MnSTEP Teaching Activity Collection > MnSTEP Activities > Physics Motion Activities for Second Grade

Physics Motion Activities for Second Grade

Kari Johnsrud
Madison Elementary School
Winona, MN
Adapted from original activities described in On the Move by Wendy Madgwick, p.8-9
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Summary

Students will observe and discuss motion in learning stations or in demonstration. They will observe and discuss how a push or pull affects motion.

Learning Goals

Students will explain one type of force as a pull and another type of force as a push.

Vocabulary:

-Motion
-Push
-Pull
-Force
-Gravity
-Direction

Context for Use

Grade 2
Classroom setting - small and/or whole group
About 45 minutes

Materials needed:

-Toy truck
-Rubber band
-Ruler
-Toy blocks
-Cardboard tube
-A few thick books
-Small ball

Subject: Physics:Classical Mechanics
Resource Type: Activities:Classroom Activity
Grade Level: Primary (K-2)

Description and Teaching Materials

1.
Introduce lesson by reading "And Everyone Shouted, 'Pull!'": A First Look at Forces and Motion by Claire Llewellyn, Picture Window Books, 2005. Ask why the cart is not floating in the air. Use the students' answers to help explain that a force (gravity) is pulling the cart down. Ask what forces were used in the book when the cart moved (push and pull). Remind students that a force was needed in order for the cart to move. Discuss that it also took a force to change the cart's direction.

The following is adapted from original activities described in "On the Move" by Wendy Madgwick p.8-9, Steck-Vaughn, 1999.

2. PULL
To show force starts objects moving, demonstrate or have examples available at a central location during this activity:
-Attach a rubber band to the front bumper of a toy truck. Put a ruler on the floor beside and in front of the truck.
-Pull the rubber band until the truck starts to move. Note on the ruler how far the rubber band has stretched.
-Repeat the activity this time adding blocks (weight) to the truck. Compare the length of the rubber band stretches and help the students conclude that heavier objects need more force to start them moving.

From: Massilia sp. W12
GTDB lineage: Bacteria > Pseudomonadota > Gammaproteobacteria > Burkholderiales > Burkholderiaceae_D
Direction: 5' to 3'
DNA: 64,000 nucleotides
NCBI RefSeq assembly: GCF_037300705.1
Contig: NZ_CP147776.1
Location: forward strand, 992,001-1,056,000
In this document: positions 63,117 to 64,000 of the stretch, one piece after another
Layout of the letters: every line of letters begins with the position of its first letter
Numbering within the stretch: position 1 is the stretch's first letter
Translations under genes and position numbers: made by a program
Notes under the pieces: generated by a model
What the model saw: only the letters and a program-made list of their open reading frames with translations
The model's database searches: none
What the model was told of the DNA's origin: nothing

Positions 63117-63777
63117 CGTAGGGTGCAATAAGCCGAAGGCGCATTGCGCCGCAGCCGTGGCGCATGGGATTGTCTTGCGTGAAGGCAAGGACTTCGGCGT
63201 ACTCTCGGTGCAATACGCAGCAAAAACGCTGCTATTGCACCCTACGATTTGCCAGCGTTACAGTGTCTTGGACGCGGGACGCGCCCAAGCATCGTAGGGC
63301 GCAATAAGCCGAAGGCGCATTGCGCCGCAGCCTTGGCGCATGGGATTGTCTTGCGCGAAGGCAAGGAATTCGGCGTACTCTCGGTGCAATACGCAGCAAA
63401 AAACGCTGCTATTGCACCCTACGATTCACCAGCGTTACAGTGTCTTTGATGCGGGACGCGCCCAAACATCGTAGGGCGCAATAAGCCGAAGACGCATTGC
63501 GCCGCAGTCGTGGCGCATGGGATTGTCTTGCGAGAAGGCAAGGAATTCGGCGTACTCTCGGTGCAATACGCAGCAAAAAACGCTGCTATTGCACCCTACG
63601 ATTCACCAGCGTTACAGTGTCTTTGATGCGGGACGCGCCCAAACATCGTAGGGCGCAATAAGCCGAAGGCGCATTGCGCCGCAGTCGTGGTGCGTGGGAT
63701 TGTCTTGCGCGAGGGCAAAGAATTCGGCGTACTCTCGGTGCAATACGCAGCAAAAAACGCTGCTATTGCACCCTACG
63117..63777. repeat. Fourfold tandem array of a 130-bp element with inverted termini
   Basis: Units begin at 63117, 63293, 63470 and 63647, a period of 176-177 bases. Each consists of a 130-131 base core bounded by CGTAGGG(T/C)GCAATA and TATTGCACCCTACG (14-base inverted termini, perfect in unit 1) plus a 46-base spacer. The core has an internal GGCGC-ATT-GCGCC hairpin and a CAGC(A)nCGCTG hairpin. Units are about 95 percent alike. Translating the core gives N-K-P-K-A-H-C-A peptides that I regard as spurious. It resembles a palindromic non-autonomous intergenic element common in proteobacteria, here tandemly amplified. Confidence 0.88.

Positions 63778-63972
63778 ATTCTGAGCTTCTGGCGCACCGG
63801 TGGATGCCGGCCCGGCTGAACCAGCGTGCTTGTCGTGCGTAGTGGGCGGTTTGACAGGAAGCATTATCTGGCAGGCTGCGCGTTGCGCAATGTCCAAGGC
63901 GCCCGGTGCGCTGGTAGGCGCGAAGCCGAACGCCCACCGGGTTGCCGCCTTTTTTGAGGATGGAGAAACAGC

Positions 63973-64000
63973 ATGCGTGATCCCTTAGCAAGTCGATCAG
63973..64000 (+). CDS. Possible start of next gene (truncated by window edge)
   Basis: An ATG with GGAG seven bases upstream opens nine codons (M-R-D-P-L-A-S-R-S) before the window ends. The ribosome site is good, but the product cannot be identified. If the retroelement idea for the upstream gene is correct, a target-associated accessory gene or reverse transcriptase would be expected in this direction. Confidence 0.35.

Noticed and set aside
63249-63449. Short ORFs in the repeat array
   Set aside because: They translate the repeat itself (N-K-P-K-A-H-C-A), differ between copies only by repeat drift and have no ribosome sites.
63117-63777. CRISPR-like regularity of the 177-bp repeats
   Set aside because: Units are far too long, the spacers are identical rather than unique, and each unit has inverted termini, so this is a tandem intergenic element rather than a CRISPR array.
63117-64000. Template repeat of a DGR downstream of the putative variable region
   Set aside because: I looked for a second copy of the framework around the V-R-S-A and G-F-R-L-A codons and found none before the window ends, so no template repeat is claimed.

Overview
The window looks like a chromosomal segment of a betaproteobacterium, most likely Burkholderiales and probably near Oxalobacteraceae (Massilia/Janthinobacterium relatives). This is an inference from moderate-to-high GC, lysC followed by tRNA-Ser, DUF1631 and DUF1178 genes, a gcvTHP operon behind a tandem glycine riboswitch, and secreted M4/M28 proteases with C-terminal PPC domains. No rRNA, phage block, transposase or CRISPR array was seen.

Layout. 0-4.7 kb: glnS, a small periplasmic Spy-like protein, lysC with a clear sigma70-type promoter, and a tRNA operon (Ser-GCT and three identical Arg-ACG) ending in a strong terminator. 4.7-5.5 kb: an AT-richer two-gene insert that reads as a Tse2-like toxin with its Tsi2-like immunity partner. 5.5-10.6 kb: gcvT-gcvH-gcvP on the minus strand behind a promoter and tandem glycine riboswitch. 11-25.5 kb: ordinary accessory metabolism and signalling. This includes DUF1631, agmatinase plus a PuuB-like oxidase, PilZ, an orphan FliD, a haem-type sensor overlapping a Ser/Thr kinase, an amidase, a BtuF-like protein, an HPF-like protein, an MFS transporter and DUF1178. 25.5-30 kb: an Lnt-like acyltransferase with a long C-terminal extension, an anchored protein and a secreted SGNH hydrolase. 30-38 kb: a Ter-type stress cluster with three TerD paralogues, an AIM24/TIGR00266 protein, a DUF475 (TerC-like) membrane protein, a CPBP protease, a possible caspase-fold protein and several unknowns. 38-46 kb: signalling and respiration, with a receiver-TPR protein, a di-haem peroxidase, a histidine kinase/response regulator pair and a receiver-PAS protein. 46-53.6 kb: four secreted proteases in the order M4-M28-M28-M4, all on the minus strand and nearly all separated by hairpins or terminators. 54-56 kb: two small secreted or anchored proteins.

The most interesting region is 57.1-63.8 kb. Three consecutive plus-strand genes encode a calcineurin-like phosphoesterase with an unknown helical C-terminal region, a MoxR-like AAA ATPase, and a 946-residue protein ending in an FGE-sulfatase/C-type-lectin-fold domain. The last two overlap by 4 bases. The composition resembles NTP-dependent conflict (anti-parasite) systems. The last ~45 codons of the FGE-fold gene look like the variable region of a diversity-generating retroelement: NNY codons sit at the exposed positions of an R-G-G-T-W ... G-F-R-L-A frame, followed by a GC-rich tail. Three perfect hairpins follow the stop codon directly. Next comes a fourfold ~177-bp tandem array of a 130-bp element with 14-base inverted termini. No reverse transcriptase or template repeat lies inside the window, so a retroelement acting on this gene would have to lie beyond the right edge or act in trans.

3. PUSH
To show force starts objects moving, demonstrate or have available at a center this activity:
- Place one end of a cardboard tube on a stack of thick books. Place the back of the toy truck at the lower end of the tube.
-Put a ruler on the floor beside and in front of the truck. Roll a small ball down the tube so it hits the truck. Measure how far the truck moves.
-Repeat the activity, this time adding blocks (weight) to the truck. Compare the distances and help the students conclude that if the pushing force is the same, the weight of the truck changes the distance it will travel.

4.
Conclude the activity with the assessment that follows.

Teaching Notes and Tips

Discussion should take place throughout the story and experiments. Students should have the opportunity to make hypotheses and observe what takes place. When the truck is not moving, all forces are in balance. When a push or pull is added, the forces are unbalanced and the truck is set in motion and will keep in motion (inertia).
Motion has not been a part of our second grade science. The amount of time needed and setting for the lesson (centers, small group or whole group) may need to be modified.

Assessment

-Observation of students.
-Students will list in their journal two forces that move the truck and write at least one sentence telling about what they learned from the activity.

Standards

2.II.D. The student will know that objects move in various ways. 2. The student will observe that push and pull forces can make objects move.

References and Resources